Sustainability Trap

Published on March 31, 2024, filed under (RSS feed for all categories).

We—you and I and everyone—are responsible for this planet and everyone’s well-being.

That includes consuming and polluting as little as possible, i.e., to live sustainably.

So far so good. (It does seem important to confirm that we all need to choose to adjust our behavior once we choose to survive on this planet.)

However, none of us is able to consume or pollute much.

Left to myself, I would probably be able to boil and then use water from the Lérez river, but then I likely drop dead because I’d eat the wrong plants (if any at all).

Likewise, there’s no oil around me to pollute the ground or the air or the future, by producing something that doesn’t rot within hundreds of years. I wouldn’t even know how to find or what to do with oil.

Consuming or polluting may be really hard to do for you, too.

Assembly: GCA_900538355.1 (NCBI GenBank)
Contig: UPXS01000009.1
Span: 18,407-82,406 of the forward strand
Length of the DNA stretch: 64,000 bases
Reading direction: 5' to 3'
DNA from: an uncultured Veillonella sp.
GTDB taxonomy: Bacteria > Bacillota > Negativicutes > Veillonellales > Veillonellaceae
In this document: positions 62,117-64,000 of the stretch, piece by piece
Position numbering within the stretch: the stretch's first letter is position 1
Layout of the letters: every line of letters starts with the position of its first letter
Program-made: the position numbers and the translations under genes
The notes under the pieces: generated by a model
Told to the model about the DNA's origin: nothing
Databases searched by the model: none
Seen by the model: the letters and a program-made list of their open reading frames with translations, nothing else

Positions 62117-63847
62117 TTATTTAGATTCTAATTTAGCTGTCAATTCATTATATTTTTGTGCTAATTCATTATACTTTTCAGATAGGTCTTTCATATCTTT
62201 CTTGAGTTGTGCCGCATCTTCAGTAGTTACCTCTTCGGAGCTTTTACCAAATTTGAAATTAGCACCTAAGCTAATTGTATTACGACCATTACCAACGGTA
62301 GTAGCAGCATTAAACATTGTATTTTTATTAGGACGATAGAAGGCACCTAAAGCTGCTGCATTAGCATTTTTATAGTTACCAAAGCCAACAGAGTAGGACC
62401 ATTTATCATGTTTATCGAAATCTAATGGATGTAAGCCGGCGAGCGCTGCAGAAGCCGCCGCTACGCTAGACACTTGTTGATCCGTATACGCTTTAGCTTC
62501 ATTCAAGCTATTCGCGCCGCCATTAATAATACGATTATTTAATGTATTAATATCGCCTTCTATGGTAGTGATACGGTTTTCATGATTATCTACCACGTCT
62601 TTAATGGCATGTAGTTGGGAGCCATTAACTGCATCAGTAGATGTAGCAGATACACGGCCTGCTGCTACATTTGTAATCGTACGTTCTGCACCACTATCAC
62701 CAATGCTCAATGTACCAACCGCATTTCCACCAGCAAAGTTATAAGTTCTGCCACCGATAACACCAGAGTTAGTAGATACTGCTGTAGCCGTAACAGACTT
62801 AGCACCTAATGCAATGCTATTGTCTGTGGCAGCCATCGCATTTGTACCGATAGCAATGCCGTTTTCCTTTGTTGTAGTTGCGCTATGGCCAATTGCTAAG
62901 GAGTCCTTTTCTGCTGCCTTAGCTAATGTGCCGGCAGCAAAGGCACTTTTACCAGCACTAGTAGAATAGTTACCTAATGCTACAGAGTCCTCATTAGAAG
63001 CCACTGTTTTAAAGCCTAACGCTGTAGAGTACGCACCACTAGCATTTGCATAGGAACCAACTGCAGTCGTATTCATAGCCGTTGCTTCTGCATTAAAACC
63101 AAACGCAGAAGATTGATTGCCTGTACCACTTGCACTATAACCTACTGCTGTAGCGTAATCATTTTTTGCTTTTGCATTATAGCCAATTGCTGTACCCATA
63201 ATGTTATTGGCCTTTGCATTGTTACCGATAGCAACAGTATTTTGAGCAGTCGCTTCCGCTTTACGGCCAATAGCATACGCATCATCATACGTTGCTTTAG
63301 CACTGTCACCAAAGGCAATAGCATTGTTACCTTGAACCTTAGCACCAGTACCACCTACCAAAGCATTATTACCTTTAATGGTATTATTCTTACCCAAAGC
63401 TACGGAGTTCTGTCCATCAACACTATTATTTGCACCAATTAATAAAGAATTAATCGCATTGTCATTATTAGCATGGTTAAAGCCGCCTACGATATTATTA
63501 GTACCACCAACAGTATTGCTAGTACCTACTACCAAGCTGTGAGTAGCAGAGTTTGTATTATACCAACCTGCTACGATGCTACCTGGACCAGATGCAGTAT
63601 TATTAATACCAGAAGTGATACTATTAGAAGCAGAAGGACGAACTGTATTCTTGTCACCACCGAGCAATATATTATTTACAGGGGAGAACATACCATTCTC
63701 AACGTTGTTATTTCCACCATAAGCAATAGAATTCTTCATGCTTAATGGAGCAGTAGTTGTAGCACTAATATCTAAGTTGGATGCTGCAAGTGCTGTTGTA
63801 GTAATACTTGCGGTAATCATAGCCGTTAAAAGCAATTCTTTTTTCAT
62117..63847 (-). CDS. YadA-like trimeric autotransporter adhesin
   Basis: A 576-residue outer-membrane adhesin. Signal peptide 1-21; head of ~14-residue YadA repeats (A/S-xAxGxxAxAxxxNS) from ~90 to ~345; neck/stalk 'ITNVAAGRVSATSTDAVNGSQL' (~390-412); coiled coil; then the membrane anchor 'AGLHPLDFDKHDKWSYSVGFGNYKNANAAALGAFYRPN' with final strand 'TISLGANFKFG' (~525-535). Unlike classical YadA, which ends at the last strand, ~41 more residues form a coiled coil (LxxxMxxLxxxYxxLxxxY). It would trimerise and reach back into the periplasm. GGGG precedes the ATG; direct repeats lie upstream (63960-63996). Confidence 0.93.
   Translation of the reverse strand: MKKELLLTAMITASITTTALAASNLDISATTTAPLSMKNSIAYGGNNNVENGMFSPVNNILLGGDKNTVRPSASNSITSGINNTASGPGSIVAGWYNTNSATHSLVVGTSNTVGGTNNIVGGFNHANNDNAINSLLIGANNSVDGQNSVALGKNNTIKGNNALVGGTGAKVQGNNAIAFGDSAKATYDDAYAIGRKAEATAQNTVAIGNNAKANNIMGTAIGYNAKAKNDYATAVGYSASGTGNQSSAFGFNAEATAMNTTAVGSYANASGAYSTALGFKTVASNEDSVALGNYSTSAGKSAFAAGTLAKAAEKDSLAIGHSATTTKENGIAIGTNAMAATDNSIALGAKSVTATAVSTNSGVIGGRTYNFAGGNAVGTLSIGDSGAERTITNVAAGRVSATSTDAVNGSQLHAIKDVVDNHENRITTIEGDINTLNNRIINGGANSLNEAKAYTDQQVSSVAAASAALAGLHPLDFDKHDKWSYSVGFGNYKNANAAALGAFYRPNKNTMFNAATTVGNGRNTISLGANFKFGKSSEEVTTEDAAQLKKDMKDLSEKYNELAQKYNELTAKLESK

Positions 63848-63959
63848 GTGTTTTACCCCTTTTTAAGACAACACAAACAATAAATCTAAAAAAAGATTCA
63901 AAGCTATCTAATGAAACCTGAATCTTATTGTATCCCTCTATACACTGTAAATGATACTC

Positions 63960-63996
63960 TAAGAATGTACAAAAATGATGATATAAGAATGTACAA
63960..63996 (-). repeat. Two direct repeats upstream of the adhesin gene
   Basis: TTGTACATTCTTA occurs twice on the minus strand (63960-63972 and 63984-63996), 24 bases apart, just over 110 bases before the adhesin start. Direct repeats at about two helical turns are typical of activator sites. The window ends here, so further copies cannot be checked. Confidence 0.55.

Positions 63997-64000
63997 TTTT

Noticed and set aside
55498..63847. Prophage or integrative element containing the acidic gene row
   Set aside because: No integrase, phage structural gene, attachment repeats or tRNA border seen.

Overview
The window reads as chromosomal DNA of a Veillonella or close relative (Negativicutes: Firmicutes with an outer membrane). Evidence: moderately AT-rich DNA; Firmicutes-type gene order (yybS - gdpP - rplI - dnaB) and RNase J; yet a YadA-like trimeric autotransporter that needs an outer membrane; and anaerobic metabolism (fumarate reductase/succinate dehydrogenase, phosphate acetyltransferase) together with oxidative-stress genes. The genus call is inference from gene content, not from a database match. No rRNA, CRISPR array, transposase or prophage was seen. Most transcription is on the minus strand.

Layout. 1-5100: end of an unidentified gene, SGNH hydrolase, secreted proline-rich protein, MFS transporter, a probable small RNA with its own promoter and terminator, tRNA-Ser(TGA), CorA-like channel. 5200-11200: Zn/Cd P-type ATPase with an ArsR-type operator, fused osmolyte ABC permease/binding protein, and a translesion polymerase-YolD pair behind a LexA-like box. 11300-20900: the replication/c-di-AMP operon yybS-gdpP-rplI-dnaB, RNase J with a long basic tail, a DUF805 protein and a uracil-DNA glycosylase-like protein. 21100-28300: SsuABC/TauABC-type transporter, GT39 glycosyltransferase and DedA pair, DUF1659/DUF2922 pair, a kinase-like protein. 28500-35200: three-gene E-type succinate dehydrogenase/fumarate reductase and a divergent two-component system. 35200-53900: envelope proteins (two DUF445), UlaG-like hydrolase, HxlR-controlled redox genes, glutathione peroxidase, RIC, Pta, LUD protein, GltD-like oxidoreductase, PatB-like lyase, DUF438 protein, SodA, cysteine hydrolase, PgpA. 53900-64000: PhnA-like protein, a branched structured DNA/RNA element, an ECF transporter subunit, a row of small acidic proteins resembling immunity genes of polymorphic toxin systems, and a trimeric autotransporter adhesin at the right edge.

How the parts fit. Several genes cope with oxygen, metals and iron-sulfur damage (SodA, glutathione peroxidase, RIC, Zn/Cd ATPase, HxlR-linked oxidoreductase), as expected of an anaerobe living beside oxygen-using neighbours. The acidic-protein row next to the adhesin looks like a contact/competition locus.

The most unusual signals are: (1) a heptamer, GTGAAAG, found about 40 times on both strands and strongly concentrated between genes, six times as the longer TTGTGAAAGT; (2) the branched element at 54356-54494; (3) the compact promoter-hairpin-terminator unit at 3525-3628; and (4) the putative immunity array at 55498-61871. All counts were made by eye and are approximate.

This is the most interesting area where the idea of putting sustainability on every individual fails (one other being that spreading required sustainability knowledge doesn’t scale).

In most cases, we can only consume and pollute if we’re offered something to consume and pollute.

These offers need to change.

What we’re offered should consume as few resources as possible—and pollute nothing.

Until then, yes, we need to take responsibility for this planet and everyone’s well-being.

But we need to avoid the trap of missing where resources are being consumed and polluted.

Smarty-pants over and out.

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About Me

Jens Oliver Meiert, on September 30, 2021.

I’m Jens (long: Jens Oliver Meiert), and I’m a frontend engineering leader and tech author/publisher. I’ve worked as a technical lead for companies like Google and as an engineering manager for companies like Miro, I’m close to W3C and WHATWG, and I write and review books for O’Reilly and Frontend Dogma.

I love trying things, not only in web development (and engineering management), but also in other areas like philosophy. Here on I share some of my views and experiences.

If you want to do me a favor, interpret charitably (I speak three languages, and they can collide), yet be critical and give feedback for me to learn and improve. Thank you!